As you know, local schools are starting the year online but plans are underway to bring students back, eventually. During a pandemic, school nurses will take on a role like never before.
For local registered school nurse Juliet Dela Paz, health and safety plans are front and center.
“It’s gonna be an all-hands-on-deck scenario. I think everyone is gearing up for that,” said Dela Paz. “We are gonna be health experts. We are gonna be the leaders and determining best courses of action to minimize the risk of spread within the school setting.”
Dela Paz has been with the San Diego Unified School District for 14 years and has gotten used to the “scarcity” model of staffing in the past during budget cuts. But that cna't be the case this year, she said.
“We are gonna have to staff up. We are going to need funding and we are gonna have to call on our elected officials to fund education. Not just proper levels pre-pandemic, but in greater numbers,” she said.
It won’t be a one-size fits all approach, she told NBC 7. Each school will have different health needs and campuses will have to be ready to pivot at any point.
“So if you have a school that has higher health needs, our goal is to really staff to acuity. So that takes the staff of nurses to look at all the different needs within a school setting and staff appropriately,” said Dela Paz.
San Diego Unified School District public information officer Andrew Sharp provided the following statement:
"Nurses are playing a leading role in the response to Covid-19, as nurses always do in public health emergencies. Pre-Covid-19, school nurses served as contract tracers for tuberculosis, pertussis, meningitis, chickenpox and measles - just to name a few diseases. That is why San Diego Unified has consistently argued for increased state and federal funding for school nurses. Currently, we have a nurse assigned to every school, and that level of support will continue in the coming school year. We also plan to expand our health office resources. School nurses will continue their vital work to trace anyone who may have come into contact with Covid-19-positive individuals, and nurses will continue helping students manage chronic and acute health conditions. Even while schools remain physically closed, nurses are working hard to help all students access their education, while planning for the safest possible return once the level of community spread makes it permissible for schools to reopen.”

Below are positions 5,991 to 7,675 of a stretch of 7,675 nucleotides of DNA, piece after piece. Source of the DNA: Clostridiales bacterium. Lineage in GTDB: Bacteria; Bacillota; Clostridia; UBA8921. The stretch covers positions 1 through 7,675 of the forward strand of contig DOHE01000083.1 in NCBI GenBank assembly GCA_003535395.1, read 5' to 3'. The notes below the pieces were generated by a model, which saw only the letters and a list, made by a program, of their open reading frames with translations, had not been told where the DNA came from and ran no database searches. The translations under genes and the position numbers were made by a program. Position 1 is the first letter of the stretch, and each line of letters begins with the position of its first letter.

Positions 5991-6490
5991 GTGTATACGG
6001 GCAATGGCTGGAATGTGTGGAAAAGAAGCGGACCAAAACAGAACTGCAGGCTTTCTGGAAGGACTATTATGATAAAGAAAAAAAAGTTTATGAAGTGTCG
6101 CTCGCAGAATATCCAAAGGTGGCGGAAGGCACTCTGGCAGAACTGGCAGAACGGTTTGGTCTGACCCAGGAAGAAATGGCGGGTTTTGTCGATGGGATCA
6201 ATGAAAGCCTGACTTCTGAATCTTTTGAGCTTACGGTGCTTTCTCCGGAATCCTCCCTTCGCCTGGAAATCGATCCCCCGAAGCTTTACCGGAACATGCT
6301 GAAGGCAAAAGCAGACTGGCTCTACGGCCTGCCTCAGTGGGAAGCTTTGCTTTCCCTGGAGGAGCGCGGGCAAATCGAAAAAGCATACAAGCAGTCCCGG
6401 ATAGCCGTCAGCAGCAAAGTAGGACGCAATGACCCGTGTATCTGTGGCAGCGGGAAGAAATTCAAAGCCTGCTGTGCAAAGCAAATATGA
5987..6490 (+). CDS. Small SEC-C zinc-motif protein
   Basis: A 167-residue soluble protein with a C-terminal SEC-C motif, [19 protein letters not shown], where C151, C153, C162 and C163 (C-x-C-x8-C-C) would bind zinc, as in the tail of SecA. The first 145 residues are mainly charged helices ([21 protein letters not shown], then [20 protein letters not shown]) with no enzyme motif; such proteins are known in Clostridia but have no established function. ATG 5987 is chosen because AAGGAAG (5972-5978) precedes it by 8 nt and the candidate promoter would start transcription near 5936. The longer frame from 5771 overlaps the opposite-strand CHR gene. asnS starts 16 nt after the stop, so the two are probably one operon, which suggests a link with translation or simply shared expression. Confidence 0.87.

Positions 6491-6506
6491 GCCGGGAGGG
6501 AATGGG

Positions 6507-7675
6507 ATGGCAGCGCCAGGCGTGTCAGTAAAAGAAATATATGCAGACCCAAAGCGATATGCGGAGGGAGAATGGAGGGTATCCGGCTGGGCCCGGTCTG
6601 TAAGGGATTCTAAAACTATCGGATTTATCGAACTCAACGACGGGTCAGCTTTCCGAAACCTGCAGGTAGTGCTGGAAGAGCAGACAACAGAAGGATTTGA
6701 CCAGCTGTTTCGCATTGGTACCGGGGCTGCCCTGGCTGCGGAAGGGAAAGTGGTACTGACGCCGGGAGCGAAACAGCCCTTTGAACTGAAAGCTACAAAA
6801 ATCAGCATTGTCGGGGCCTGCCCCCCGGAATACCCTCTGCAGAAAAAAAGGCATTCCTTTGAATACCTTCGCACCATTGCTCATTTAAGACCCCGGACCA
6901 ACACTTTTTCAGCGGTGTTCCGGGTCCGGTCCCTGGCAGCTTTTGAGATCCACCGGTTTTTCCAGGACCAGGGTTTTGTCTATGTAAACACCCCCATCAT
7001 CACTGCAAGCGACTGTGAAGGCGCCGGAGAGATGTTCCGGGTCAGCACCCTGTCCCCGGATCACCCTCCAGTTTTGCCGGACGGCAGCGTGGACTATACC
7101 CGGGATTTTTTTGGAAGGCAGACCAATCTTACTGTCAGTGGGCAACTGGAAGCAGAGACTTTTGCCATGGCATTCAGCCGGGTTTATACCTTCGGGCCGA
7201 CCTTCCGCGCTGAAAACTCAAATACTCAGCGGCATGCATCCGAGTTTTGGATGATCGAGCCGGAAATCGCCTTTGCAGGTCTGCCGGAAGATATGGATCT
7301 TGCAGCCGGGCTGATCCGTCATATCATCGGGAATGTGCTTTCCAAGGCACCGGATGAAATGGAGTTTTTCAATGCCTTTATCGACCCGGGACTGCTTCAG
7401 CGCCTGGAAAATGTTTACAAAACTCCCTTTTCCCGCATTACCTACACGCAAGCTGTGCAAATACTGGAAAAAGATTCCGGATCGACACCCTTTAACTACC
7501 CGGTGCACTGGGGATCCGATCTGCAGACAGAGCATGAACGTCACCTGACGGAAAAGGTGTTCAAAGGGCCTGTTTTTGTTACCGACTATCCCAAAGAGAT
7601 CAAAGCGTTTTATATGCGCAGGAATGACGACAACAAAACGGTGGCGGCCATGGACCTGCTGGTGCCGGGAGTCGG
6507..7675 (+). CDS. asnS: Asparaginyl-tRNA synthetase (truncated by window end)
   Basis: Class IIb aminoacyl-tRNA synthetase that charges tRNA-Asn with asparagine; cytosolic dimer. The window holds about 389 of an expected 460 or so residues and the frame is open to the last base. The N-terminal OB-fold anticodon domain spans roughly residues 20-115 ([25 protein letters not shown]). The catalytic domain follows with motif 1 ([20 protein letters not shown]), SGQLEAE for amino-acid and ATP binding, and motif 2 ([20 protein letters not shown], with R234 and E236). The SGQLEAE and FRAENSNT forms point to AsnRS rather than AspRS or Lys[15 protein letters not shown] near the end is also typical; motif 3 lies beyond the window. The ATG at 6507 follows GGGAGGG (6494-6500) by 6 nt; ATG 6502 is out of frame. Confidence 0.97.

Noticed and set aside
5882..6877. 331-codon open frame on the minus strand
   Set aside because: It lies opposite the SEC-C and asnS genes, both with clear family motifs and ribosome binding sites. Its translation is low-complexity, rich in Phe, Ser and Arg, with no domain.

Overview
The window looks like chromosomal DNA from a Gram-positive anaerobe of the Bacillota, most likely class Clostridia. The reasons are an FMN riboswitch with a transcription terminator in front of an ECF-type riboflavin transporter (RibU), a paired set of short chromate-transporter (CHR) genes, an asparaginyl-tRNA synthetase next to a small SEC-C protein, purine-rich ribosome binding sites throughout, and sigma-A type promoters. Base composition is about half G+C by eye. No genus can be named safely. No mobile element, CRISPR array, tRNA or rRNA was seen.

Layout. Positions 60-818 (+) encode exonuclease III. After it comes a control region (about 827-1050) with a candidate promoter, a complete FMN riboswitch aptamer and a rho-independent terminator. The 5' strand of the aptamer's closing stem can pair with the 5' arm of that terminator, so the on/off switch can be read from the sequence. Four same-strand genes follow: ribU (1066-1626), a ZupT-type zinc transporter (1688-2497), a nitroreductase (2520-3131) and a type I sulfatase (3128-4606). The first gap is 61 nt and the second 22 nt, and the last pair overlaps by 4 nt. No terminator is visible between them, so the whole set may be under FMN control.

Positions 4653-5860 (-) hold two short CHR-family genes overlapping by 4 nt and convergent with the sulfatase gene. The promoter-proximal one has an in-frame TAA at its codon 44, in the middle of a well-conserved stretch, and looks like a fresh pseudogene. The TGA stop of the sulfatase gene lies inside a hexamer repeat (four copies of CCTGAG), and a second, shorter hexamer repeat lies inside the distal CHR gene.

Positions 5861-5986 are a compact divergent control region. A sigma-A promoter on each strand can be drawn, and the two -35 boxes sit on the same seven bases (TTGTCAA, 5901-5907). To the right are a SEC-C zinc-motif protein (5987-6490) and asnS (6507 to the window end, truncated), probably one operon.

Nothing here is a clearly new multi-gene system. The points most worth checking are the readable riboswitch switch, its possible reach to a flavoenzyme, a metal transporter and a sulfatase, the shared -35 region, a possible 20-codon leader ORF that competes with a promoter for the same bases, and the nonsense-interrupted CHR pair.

“I know everyone’s afraid. Everyone has some anxiety to some level and there comes the point where you break through that fear and realize it’s a call to action,” said Dela Paz.
Dela Paz said her job to keep students safe is a calling that has remained steady for her and her coworkers throughout the summer.
“They’re just some of the most generous people I’ve ever met. From our admin to our front office staff to over the summer our food service staff serving our students and families in need. I’m really honored and I think we can do it. I really do," said dela Paz.
SDUSD is expected to reveal more details of its reopening plan on Monday.